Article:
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Deriving a strategic benchmark for Product Leadership, Operational Excellence and Customer Intimacy in the Supply Chain Triangle.

From the benchmark data gathered in the previous sections and the previous blogs, we can distill the benchmark for Product Leadership, Operational Excellence and Customer Intimacy, shown in Figure 9. The benchmark is specific for the segment of the high-tech sector we have been studying. However, the approach can be used for other sectors as well.

As a general approach, we will use the gross margin as a financial measure for the service dimension. As discussed above, we expect a product leader can drive superior gross margin through superior service and emotion. A higher gross margin allows for higher Sales and Marketing and R&D costs. These are the costs we will show on the ‘cost dimension’. On the inventory axis we will show inventory turns.

Figure 9 - Benchmarking product leaders, opex leaders and customer intimacy players in the Supply Chain Triangle

Figure 9 – Benchmarking product leaders, opex leaders and customer intimacy players in the Supply Chain Triangle

We start with defining the benchmark for a product leader. From Figure 5 we see a premium gross profit for Company 1 in the period 2004-2007. Gross profit around 40%, with combined SG&A and R&D spending around 30%, leading to an EBIT of around 10%. The 10% EBIT corresponding with an average inventory turn of 3, as shown in Figure 8.

From that same Figure 5 we see that company 4 is moving in the direction of the 40% gross margin. As it has been moving in the direction of the 40% gross margin, it has been increasing SG&A and R&D spending in the 30% direction. From Figure 8 we see the inventory has been moving in the direction of 3 turns. That confirms the chosen position of the product leader in Figure 9.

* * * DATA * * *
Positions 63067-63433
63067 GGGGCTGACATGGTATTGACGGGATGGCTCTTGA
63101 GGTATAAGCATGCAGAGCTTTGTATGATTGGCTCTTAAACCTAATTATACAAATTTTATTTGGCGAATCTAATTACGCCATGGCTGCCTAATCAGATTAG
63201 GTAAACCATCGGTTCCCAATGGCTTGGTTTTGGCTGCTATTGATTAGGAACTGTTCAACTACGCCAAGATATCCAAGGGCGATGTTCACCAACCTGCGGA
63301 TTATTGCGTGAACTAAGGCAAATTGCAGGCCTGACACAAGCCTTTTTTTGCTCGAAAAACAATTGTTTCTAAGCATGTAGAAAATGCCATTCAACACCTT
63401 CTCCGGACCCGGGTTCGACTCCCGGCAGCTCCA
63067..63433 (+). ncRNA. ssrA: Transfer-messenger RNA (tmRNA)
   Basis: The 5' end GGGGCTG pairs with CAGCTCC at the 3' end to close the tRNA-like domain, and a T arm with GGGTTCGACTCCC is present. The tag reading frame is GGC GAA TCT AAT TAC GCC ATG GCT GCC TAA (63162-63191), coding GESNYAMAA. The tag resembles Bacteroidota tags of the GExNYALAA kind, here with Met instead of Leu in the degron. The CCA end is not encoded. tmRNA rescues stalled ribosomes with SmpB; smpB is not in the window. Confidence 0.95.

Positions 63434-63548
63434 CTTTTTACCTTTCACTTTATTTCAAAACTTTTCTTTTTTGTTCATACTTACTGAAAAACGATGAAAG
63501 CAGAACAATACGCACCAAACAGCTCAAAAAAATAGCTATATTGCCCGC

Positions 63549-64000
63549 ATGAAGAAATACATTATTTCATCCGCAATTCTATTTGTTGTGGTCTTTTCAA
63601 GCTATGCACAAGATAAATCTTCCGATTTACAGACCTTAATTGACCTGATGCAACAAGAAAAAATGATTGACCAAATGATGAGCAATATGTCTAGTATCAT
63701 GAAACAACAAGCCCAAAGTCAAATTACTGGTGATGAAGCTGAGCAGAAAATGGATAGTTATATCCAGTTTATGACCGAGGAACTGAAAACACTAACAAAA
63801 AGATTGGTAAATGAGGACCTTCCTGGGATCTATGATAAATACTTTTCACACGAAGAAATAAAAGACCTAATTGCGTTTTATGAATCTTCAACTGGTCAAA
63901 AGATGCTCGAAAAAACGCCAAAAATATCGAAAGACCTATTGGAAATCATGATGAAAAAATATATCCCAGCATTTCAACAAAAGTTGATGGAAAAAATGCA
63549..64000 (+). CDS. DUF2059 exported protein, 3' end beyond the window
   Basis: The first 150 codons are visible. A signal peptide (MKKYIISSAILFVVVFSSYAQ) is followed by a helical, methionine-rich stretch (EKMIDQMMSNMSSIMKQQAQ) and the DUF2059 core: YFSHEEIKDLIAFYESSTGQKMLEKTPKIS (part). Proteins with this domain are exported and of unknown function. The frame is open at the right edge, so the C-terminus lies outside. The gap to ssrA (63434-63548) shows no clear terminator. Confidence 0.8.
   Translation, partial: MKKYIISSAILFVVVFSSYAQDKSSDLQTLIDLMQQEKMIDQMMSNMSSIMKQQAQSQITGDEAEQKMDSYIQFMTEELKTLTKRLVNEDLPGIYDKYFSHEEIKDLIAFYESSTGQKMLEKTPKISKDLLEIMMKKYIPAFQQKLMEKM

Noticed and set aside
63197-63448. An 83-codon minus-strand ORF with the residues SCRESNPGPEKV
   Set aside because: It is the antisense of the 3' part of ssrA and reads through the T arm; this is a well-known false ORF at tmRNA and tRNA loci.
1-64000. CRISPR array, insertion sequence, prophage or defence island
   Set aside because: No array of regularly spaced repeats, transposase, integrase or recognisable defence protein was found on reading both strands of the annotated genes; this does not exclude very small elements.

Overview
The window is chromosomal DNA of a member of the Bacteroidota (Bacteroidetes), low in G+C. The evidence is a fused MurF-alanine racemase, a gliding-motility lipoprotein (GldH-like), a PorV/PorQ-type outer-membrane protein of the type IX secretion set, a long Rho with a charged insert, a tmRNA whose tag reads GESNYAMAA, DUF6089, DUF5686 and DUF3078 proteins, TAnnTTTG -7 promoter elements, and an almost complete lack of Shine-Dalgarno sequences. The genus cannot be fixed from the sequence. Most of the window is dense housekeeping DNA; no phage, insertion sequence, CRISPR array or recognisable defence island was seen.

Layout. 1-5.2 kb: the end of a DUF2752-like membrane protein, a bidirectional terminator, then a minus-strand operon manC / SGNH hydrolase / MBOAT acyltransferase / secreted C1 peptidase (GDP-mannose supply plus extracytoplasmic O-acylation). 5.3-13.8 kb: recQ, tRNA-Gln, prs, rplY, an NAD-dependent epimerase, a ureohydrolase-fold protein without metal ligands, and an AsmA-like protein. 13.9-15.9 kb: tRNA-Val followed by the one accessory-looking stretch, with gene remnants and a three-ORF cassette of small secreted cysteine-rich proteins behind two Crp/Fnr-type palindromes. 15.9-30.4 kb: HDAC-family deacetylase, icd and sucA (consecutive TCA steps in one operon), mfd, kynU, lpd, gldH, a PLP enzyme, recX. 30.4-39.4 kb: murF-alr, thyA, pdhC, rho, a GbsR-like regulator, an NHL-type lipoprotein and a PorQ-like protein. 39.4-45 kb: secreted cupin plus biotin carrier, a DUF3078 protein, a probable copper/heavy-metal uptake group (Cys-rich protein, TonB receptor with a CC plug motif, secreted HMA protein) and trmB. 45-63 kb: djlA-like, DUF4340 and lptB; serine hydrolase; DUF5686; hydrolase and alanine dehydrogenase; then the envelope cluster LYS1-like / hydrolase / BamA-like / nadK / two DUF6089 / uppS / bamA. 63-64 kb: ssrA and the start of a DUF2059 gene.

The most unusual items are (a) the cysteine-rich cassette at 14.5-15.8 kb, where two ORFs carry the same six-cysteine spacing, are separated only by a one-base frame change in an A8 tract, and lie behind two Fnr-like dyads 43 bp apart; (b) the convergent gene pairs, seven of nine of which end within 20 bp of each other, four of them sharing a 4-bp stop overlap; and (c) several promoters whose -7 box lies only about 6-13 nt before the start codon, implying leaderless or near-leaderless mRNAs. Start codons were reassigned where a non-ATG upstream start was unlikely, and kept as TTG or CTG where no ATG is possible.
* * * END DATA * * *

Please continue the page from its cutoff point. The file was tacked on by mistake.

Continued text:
From Figure 5 we also see the gross profit of Company 1 has come down to around 32%. In general we see some consistency around the 30-32% for Company 1 (post-crisis), for Company 2, for Company 3 and for Company 4 pre-crisis. Company 6 has a lower level of gross profit. Company 5 goes in the direction of 20% gross profit. 20% gross profit means razor thin margins, leaving little room for SG&A and R&D spending. We take that as the gross profit position for the Opex Leader. We’ll take the 30% gross profit as the position for the customer intimacy leader.

When defining target levels for the turns, we turn back to Figure 8. Company 1 and 2 are around turns of 3. Company 4 starts around 6 and is coming down, cfr. our comment above, it is moving in the product leadership direction. Company 5 and 6 range between 6 and 8 turns. Company 2 even goes to 9 and 10 turns. Given 9 turns is possible in the industry, it is proven by Company 2, we will take that as the target for the Opex Leader. We will position the turns of 6 as the target level for a customer intimacy player.

If we have fixed the ‘gross profit’ and the ‘inventory turns’ position, we can calculate the corresponding ‘cost’ position starting from the assumption that each of the strategies should give a comparable EBIT per inventory $. We will not show the math here but the result is that the EBIT% for a Customer Intimacy player should be 5.83%, for an Opex player it should be 4.44%.

If the target EBIT% for the customer intimacy leader is 5.83%, let’s say 6%, for a gross margin of 30%, this means he can spend 24% on SG&A and R&D. If the target EBIT% for the Opex leader is 4.44%, let’s say 4%, for a gross margin of 20%, this means he can spend 16% on SG&A and R&D. Hence the 24% and the 16% as rounded figures on the cost axis of Figure 9.